Australia Thursday warned terrorists could target Anzac Day commemorations on the Gallipoli Peninsula in Turkey this month, and urged travelers to avoid Ankara and Istanbul.
The emotive event on April 25 remembers the heroism and sacrifice of Australians and New Zealanders during World War I and their campaign against the Ottoman Empire in 1915.
Canberra said intelligence suggested it could be a target this year by extremists.
“There is information to suggest that terrorists may seek to target Anzac Day commemorations on the Gallipoli Peninsula,” said Veterans’ Affairs Minister Dan Tehan, adding that Turkey was aware and stepping up security.
“The Turkish authorities are taking this extremely seriously. The celebrations on Gallipoli are as important to the Turkish authorities and Turkish people as they are to the Australians.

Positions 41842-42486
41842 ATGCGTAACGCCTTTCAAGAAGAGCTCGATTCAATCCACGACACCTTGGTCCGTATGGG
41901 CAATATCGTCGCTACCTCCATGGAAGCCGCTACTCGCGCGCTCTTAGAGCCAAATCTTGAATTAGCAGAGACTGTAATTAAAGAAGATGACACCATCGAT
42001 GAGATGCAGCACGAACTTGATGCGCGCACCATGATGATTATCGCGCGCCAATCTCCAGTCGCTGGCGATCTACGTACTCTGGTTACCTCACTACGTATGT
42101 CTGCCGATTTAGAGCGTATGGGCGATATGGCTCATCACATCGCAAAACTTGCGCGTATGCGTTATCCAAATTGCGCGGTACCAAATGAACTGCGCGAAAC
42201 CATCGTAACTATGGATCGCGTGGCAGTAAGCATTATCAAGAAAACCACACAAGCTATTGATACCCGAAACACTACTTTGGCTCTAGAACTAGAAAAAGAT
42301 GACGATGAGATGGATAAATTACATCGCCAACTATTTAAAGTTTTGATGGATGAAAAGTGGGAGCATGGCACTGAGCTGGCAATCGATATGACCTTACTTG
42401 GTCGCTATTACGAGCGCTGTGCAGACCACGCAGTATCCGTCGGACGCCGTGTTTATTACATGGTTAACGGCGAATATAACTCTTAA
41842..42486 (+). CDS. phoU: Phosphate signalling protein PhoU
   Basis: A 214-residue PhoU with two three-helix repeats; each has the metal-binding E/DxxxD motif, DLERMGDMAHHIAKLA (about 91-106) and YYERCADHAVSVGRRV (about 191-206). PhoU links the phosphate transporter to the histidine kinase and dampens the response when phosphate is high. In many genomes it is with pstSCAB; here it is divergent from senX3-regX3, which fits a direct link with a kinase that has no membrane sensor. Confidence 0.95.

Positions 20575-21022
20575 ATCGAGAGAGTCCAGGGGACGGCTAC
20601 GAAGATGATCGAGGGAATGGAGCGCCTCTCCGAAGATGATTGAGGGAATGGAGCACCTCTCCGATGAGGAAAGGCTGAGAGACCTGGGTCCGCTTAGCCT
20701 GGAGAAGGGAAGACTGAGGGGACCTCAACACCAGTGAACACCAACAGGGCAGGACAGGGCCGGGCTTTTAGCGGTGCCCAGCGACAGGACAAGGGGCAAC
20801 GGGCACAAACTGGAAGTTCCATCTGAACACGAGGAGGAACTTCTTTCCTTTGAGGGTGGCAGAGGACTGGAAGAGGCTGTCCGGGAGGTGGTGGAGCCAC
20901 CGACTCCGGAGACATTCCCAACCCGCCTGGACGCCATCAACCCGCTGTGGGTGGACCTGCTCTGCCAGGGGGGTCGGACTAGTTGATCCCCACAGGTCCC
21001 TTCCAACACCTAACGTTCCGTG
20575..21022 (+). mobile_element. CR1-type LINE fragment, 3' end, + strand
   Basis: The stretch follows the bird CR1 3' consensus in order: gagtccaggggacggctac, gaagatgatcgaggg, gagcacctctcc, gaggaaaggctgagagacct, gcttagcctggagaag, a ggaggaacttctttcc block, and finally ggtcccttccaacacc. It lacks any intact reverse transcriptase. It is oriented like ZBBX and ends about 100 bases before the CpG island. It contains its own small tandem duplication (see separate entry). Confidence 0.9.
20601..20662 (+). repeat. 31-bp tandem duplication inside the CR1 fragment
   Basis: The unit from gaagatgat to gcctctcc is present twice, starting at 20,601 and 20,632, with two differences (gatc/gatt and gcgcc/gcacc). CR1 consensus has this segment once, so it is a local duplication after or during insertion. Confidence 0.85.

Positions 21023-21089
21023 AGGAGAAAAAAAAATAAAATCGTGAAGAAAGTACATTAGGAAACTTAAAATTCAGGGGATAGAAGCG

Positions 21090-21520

“They are taking it seriously, in terms of the security envelope for the sake of everybody on the peninsula.”
While Canberra’s advice to travelers had not changed from “exercise a high degree of caution” in Gallipoli and Turkey overall, it said they should “reconsider their need to travel to Ankara and Istanbul.”
“We are conscious of the effect of this on the many Australians planning to attend this year’s Anzac Day commemorations at Gallipoli,” added Tehan. “In the current global environment, major events attract threats of varying degrees of credibility. Regrettably Anzac Day is not immune.”
Hundreds of Australians and New Zealanders annually make the trip to Gallipoli to mark the amphibious assaults on the peninsula in what is now western Turkey.
Many were killed in the initial assault and the overall Allied campaign ended in failure and evacuation.
But the spirit shown by the Anzac (Australian and New Zealand Army Corps) troops has long been seen as critical in forging a national identity in New Zealand and Australia. Both commemorate April 25 as Anzac Day.